Stephen Karam’s justly acclaimed play “The Humans” tells an emblematic story about the American middle class more persuasively than many a demographic chart or statistical analysis.

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Much has been written about the imperiled American middle class. But Stephen Karam’s justly acclaimed play “The Humans” tells an emblematic story about this broad stratum of our society more persuasively than many a demographic chart or statistical analysis.

Homespun and spooky, tender and unsparing, this group portrait of an Irish American clan under pressure has earned a Tony Award and other accolades. The new Seattle Repertory Theatre production of the 2015 play has the same well-known director (Joe Mantello) as the Broadway version, but a mostly new cast that will tour with the show after its Seattle run.

Though the pacing seems a bit rushed, and the actors not yet as finely attuned to interpersonal nuances as the Broadway cast, the performances are committed and potent nonetheless.

THEATER REVIEW

‘The Humans’

By Stephen Karam. Through Dec. 17 at Seattle Repertory Theatre, Seattle Center; tickets start at $17 (206-443-2222 or seattlerep.org)

“The Humans” is informed by the playwright’s own background as the son of a Rust Belt family. And it hangs on that perennial hook: the dysfunctional family holiday gathering, in this case a Thanksgiving dinner.

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However, Karam adds subtle new shades and textures to an old formula. Though the shadow of the 9/11 terror attacks lingers at the edges, “The Humans” doesn’t directly reference current events. But it can’t help but bring to mind the election of a president who promised more prosperity to Americans like the play’s fictional Blake clan. And it compassionately (and sometimes hilariously) portrays both the keen disappointment and fraying pride of people trying very hard to keep their heads above water.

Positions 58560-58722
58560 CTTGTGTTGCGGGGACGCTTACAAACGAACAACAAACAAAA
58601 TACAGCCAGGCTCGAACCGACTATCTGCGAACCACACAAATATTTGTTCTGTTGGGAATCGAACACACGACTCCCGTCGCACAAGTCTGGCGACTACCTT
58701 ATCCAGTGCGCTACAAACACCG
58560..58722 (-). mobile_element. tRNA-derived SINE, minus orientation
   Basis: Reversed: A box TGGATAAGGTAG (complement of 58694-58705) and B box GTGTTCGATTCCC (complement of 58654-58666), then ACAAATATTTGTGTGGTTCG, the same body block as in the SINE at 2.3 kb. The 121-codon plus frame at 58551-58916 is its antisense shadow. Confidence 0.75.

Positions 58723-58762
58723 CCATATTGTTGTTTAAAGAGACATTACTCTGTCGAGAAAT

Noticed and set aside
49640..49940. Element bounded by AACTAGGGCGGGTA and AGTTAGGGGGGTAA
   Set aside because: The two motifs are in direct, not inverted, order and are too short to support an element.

The stock market may be booming, but the Blakes are feeling a lot less stable and more anxious than the rising GDP suggests. Their work, love, housing, health and emotional problems are sometimes joked about, but are actually eating away at them.

The play opens as Scranton, Pennsylvania, couple Deidre (Pamela Reed) and Erik Blake (Richard Thomas) arrive at the bleak, semi-basement apartment of their composer daughter Brigid (Daisy Eagan), in a gritty section of Manhattan’s Chinatown. (Bainbridge Island native David Zinn designed the meaningfully treacherous, bi-level set.) With elder daughter Aimee (Therese Plaehn), a lawyer, and Brigid’s good-natured boyfriend Richard (Luis Vega) also on hand, there’s a burst of frenetic activity and polyphonic rounds of humorous familial teasing and bickering that feel true to life.

Much of the joshing derives from generational frictions between devoutly Catholic, working stiff Midwestern parents, and their urban, unreligious daughters — the somewhat peevish Brigid, and Aimee, who covers recent losses with tart wit.

At first the sisters appear to live up to that American creed of each generation surpassing the previous one, financially and otherwise. Yet despite college educations and ambitions, success is elusive to both in a fiercely competitive, sink-or-swim culture.

Meanwhile, their parents are harboring their own sense of failure. This collective angst, and outbursts from Erik’s dementia-plagued mother, Momo (the uncannily believable Lauren Klein), may sound like awfully grim going in a 90-minute show.

But the Blakes often authentically use humor to fend off hopelessness. They also, as Aimee notes, handle adversity with “stoic sadness” — which may or may not be preferable to the spells of depression the more privileged Richard keeps at bay with pharmaceuticals and dabs of New Age spirituality.

Karam adds another layer, a misting of mystery, to “The Humans” that moves it toward a darkly wordless, yet not hopeless, climax.

Strange, loud knocks and bangs periodically erupt in Fitz Patton’s profoundly creepy sound design. Are they from an upstairs neighbor? An angry God? The harsh clatter and Justin Townsend’s disturbing lighting effects seem to absorb the changing mood of the play from sitcom-ish humor to raw pathos.

Yet Karam doesn’t victimize these people in his fugue of overlapping voices and existential hurt. They also have well-earned moments of connection. In a shared Irish blessing, loving gestures of caretaking and quiet moments of forgiveness, you see how the familial bonds are fragile, yet still essential. Which, in the end, is what most gives “The Humans” its humanity.